Two weeks ago, I became president of the DC Sociological Society. I had been wondering for a while why the DCSS had been founded in 1934 and what it was like at earlier times. So, I went to look at the papers of one of the founders and early presidents (1943-1944) of the DCSS, E. Franklin Frazier. Frazier was a sociology professor at Howard University and went on to be the first African American president of the American Sociological Association. He was one of the most important sociologists in the United States and likely around the world.
It was pretty exciting in the Howard University archives because fellow sociologist and world-renowned expert on international Black Power, Michael O. West, was there reading the Kwame Nkrumah papers. We talked a bit about E. Franklin Frazier, who worked with many international organizations, such as UNESCO, the African Studies Association, and the Council on African Affairs.
E. Franklin Frazier left two files of documents about the DCSS, which were primarily the agendas of the monthly meetings and the membership directories from the 1950s.(1) In the early 1950s, DCSS had around 200-275 members. Membership was $1. Dues were raised to $2 by 1960 ($1 for students). Paying your dues allowed you could vote in the DCSS elections. In general, the monthly meetings took place at different universities or government locations, such as the executive dining room at the US Department of Agriculture. At a meeting on March 30, 1961, current member Melvin L. Kohn (then National Institute of Mental Health, later Johns Hopkins U.) with Forest Linder (Public Health Service) presented “Reports on Some Current Research on Health” at Gallaudet.
From the agendas, it is clear that the DCSS was quite influential in government. During World War II and afterwards, governments around the world used sociology to manage populations and maintain social order. Sociologists worked hard at “obtaining a place for sociology at the federal feeding trough,” which led to massive involvement of military funders, in particular, in sociology and the movement of sociologists between government and university positions.(2) At the April 23, 1952 meeting, Paul M. Linebarger (Army Colonel, SAIS professor) gave the following talk: “Opportunities for Sociologists in Far Eastern Strategy: A Statement of the Need for Socio-Cultural Planning for Psychological Warfare."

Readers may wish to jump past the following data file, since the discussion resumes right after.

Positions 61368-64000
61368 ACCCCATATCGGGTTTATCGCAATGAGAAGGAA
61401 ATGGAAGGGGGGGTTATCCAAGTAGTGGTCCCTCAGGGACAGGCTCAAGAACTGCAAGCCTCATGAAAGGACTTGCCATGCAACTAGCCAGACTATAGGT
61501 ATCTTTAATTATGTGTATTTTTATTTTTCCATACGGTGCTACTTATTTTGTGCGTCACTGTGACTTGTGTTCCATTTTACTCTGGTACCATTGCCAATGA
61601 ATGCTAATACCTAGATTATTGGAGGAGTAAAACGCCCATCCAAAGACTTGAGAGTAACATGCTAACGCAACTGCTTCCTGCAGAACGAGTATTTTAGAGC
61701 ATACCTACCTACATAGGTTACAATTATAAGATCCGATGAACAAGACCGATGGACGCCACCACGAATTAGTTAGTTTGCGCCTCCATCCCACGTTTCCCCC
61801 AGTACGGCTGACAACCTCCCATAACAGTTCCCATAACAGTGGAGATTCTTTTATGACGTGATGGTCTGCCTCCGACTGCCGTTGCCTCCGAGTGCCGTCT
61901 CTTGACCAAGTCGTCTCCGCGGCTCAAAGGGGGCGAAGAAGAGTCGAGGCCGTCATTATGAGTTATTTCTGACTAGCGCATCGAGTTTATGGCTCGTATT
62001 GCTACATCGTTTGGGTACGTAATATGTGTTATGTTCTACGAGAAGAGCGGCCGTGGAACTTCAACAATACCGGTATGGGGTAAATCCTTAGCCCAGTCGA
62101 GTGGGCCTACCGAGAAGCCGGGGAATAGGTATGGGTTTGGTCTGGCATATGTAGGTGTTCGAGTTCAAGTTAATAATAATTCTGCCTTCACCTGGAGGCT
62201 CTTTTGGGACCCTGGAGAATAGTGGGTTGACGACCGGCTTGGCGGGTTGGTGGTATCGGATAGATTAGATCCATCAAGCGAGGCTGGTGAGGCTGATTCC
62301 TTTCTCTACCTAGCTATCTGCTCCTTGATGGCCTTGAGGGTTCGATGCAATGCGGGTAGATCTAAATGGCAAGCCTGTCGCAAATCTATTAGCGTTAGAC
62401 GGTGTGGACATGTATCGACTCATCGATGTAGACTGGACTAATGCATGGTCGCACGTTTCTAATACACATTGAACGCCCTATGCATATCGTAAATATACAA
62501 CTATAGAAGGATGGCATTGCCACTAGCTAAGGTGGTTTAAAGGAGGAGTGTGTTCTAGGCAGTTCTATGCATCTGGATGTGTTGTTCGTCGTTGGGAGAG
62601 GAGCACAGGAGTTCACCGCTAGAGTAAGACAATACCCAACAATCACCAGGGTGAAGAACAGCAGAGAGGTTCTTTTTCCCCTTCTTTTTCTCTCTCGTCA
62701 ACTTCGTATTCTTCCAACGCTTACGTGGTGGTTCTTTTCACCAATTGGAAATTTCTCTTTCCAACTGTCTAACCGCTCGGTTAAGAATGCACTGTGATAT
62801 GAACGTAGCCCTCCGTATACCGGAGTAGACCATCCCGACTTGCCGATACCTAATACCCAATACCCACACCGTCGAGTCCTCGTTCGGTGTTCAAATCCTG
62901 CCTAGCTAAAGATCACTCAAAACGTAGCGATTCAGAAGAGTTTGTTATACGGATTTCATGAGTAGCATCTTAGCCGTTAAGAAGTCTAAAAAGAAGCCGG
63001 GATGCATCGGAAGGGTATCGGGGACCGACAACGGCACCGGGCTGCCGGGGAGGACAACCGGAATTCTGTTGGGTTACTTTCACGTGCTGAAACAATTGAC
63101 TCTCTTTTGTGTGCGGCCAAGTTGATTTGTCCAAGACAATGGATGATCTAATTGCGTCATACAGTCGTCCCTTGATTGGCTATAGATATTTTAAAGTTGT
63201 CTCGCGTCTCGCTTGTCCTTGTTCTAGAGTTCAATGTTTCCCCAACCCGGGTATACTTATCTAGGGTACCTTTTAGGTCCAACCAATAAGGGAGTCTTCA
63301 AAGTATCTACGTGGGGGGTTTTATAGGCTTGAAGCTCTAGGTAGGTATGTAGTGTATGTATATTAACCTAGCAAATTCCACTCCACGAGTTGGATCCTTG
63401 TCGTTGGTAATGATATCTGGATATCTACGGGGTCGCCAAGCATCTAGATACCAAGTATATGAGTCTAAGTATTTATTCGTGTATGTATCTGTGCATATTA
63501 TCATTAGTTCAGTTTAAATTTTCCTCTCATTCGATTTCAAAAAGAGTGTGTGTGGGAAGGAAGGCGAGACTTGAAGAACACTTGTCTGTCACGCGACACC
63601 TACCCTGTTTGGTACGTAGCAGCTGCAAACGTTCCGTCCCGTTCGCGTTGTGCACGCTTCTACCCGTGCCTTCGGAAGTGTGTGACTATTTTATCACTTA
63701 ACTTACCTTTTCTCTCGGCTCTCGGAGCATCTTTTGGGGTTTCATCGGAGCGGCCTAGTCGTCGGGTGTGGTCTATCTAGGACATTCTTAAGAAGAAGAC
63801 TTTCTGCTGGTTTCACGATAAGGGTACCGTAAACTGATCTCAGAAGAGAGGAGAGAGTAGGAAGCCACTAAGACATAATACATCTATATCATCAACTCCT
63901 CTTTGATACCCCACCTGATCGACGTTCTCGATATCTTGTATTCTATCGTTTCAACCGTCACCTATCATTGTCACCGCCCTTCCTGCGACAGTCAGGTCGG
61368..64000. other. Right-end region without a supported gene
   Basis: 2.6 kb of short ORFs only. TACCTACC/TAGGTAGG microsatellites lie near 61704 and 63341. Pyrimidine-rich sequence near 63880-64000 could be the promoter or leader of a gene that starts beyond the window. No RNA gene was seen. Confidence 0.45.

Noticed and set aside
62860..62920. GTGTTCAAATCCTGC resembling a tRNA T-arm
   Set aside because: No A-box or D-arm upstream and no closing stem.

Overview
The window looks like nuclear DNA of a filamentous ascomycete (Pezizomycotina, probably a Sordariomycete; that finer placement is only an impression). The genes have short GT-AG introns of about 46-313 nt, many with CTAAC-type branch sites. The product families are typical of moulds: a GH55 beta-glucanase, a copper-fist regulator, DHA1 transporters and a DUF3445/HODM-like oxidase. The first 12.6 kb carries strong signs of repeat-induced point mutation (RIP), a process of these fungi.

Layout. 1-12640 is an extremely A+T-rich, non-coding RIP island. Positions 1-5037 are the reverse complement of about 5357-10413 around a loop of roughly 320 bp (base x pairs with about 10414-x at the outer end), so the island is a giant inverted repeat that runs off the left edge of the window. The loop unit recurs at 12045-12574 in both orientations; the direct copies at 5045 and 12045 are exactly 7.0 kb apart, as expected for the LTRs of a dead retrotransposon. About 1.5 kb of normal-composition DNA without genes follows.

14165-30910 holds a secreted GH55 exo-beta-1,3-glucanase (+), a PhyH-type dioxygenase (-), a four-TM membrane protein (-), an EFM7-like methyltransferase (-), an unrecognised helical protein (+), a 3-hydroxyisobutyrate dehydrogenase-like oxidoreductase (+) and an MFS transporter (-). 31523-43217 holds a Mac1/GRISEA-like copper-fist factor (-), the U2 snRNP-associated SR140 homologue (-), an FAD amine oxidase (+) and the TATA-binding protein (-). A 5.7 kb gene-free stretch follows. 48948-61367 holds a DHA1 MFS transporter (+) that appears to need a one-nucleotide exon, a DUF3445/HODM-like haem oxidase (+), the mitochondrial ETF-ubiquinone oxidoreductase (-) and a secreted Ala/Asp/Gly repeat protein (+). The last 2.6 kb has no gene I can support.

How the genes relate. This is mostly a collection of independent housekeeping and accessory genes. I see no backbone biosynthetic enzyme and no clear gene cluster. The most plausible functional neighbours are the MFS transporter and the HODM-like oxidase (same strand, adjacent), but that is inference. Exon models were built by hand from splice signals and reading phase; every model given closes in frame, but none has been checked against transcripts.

In presenting the charter, Professor Burgess observed that in many respects the Washington Chapter was national in character, and he issued a charge to the membership to perform the unique functions in stimulating and guiding sociological research which such a chapter might perform. Dr. Stuart A. Rice responded to the charge by reviewing the sociological functions of a number of federal departments and agencies. Professor Burgess was elected an honorary charter member by the forty-two charter members present.
The meeting was opened by Professor D. W. Willard of George Washington University, under whose leadership as president pro tem the chapter was organized. He introduced the president, Dr. Stuart A. Rice, Assistant Director of the Census, who introduced in turn the following officers: vice-president, Professor D. W. Willard; secretary-treasurer, Frederick F. Stephan of the Federal Emergency Relief Administration; and elected members of the Executive Committee, Elwood Street, Director of Public Welfare of the District of Columbia and Dr. Emma Winslow of the Children’s Bureau. The President also announced the appointment of a Program Committee with Dr. E. D. Tetreau of the Federal Emergency Relief Administration as Chairman and a Committee on Research with Dr. Joseph Mayer of the Library of Congress as Chairman. Greetings to the new chapter were read from Jerome Davis, H. P. Fairchild, H. W. Odum, W. F. Ogburn, N. L. Sims, C. A. Ellwood, R. E. Park, James Q. Dealey, E. S. Bogardus, E. A. Ross, W. I. Thomas, H. A. Miller, and Geo. E. Vincent.